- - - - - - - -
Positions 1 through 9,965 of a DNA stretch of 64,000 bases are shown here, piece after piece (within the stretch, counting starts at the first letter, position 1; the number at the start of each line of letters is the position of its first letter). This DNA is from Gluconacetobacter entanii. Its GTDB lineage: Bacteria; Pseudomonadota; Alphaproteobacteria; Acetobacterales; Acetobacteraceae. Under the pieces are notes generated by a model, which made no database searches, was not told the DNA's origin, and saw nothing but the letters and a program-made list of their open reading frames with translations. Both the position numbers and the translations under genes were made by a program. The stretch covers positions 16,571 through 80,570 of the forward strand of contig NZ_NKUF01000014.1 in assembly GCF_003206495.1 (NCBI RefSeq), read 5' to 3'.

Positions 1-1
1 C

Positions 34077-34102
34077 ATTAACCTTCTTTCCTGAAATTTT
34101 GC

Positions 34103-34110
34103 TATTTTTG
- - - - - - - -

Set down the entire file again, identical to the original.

Positions 1 through 9,965 of a DNA stretch of 64,000 bases are shown here, piece after piece (within the stretch, counting starts at the first letter, position 1; the number at the start of each line of letters is the position of its first letter). This DNA is from Gluconacetobacter entanii. Its GTDB lineage: Bacteria; Pseudomonadota; Alphaproteobacteria; Acetobacterales; Acetobacteraceae. Under the pieces are notes generated by a model, which made no database searches, was not told the DNA's origin, and saw nothing but the letters and a program-made list of their open reading frames with translations. Both the position numbers and the translations under genes were made by a program. The stretch covers positions 16,571 through 80,570 of the forward strand of contig NZ_NKUF01000014.1 in assembly GCF_003206495.1 (NCBI RefSeq), read 5' to 3'.

Positions 1-1
1 C

Positions 34077-34102
34077 ATTAACCTTCTTTCCTGAAATTTT
34101 GC

Positions 34103-34110
34103 TATTTTTG